Remember when you were a kid? I remember. Grass stains on my knees. Plucking raspberries from my neighbor’s raspberry bush (my first unwitting acts of theft). Climbing the willow tree in the backyard (now a stump). Its branches bloomed with little white, fuzzy pearls that I thought were baby rabbits being born.
I remember sitting on the floor watching Saturday morning cartoons with my sister (“Your breath smells bad,” I said, plugging my nose. “William!” she said. That was when I learned about “morning breath” and also “kindness.”)
And then there was the time she and her friends were getting dressed as ballerinas, and, not wanting to be left out, I got dressed with them. We ran upstairs and showed off our outfits to my parents and everyone started laughing at me, so I went back downstairs to my sister’s room and cried and tore off my tights and my tutu and I haven’t gotten dressed as a ballerina since.
I remember. All of my words started with the letter “P.” When I played Super Nintendo with my brother, mashing buttons on a controller that I didn’t know wasn’t plugged in, calling it “Pretendo” wasn’t that far off the mark. When I was full, I was “stuffed to the puffed.” Godzilla was “puge!” When I wanted to play with my best friend Annie Neckly, I asked to play with “Annie Perneckly.” Annie Perneckly wanted to marry me (she died in a car accident when we were six years old).
(I cried when my parents told me because I didn’t know what they meant)
(I cried again when I was twenty-three, knowing what it meant as I looked at a picture of the two of us holding baby rabbits in our arms)
I remember watching my mom draw superheroes for me (“Why is his finger bent like that?” I asked. “Because it’s broken from punching a bad guy,” she said. “I don’t want it to be broken,” I said, so she pulled out another sheet of paper and started drawing again.) My dad wasn’t as good of an artist so he just drew snowmen, which I still liked. I made him draw hundreds of snowmen until he finally stuck one of them on the fridge with a magnet and I sat down on the linoleum floor and stared at it, mesmerized.
My dad. I remember watching him pace back and forth in front of his dad’s coffin. Back and forth. Back and forth.
I remember one night I dug my face into my pillow and asked God for forgiveness because I loved my brother more than I loved Him and I wasn’t so sure that was ever going to change, but could you please still forgive me God? (I haven’t prayed that prayer in a while now but I think it’s still true.)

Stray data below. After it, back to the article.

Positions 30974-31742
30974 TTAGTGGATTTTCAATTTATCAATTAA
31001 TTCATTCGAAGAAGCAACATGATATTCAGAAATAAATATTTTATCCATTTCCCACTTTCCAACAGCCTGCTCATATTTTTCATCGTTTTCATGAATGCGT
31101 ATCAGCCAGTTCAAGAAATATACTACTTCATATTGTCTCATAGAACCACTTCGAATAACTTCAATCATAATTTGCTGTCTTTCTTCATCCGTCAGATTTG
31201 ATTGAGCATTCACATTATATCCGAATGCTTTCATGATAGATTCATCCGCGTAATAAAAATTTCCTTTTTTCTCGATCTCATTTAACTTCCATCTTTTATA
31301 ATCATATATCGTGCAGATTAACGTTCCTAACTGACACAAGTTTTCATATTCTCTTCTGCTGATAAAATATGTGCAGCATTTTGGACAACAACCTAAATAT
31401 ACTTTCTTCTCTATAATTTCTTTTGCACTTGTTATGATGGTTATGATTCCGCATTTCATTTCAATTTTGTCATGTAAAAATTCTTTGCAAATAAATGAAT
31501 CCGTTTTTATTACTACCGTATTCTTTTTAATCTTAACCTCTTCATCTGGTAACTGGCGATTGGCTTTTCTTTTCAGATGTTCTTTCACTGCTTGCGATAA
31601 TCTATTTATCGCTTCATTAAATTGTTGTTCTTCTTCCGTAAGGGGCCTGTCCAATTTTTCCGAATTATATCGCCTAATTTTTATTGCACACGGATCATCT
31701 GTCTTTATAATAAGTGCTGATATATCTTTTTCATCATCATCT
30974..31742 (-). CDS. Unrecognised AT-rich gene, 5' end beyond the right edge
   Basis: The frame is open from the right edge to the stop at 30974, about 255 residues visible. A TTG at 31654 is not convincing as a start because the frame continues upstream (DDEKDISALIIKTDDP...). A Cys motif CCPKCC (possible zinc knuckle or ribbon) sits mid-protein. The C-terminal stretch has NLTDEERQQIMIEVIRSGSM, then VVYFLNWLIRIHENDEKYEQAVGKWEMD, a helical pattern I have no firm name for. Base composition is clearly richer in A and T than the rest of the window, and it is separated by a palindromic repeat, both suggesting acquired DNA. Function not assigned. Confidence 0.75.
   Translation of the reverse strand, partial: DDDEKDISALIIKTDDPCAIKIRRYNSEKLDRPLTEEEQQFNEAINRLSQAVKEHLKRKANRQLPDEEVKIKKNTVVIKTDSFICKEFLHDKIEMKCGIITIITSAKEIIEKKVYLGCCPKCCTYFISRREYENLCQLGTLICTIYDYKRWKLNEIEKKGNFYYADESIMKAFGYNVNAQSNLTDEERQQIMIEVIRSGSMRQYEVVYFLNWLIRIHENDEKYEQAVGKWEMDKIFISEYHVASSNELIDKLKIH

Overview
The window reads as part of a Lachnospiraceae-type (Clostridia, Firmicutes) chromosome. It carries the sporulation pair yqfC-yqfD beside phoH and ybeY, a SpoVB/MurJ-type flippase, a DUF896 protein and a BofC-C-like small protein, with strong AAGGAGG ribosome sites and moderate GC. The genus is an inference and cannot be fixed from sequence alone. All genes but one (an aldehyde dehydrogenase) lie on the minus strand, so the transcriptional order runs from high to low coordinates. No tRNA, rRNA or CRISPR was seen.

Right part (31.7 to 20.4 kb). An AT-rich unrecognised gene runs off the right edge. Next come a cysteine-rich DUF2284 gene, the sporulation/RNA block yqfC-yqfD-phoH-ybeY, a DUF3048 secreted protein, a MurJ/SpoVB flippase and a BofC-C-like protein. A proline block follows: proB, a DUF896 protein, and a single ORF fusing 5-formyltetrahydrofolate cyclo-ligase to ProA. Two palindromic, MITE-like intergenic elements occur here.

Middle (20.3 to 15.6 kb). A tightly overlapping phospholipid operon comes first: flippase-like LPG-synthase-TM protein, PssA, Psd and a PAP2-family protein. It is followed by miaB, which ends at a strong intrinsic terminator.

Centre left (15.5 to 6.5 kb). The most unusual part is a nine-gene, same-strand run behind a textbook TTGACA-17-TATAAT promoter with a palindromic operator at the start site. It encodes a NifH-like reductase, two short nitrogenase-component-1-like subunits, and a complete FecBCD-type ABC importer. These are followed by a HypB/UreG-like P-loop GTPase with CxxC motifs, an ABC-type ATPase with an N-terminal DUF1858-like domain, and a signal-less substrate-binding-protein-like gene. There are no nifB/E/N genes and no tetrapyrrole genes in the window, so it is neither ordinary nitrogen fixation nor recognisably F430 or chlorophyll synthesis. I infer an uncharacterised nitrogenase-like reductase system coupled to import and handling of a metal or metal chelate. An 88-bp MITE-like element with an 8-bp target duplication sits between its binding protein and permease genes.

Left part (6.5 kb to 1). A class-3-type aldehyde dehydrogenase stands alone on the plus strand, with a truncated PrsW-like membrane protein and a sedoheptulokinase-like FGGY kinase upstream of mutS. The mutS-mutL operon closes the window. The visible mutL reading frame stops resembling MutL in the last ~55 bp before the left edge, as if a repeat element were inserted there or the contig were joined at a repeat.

(I think I love my whole family more than I love God)
I remember loving my mom fiercely and wondering why my older brother kept getting in fights with her (now I know: she loved him fiercely).
I remember getting in fights with my mom and wondering why I loved her fiercely.
I remember my parents yelling at each other.
I remember my parents laughing till they cried while they made dinner in the kitchen.
I remember one night when I was twenty-six years old getting beers with my friends and I asked them, “Do you guys ever think about what hanging out like this will be like when one of us is dead?” And one of them said, “Why would you ask that?” And I said, “Because one day we’re going to have to deal with it, I guess.” (I was thinking of my mom, my dad, my brother, his wife, my sister, her husband, my nieces, my nephews, and aching to see them all right then, that very second, because who knows what will happen?)
Don’t you remember?
I remember the “loving chair,” a ratty orange rocking chair that my parents would hold me in when I couldn’t fall asleep. It creaked like an old tree in the wind. Back and forth. Back and forth. My parents whispered lullabies into my ear. Their breath tickled, warm on my neck and in my hair. I didn’t mind (still wouldn’t).
Will Montei is currently in pursuit of a Masters in Teaching at Seattle Pacific University. He has been writing for the post calvin since it began in 2013.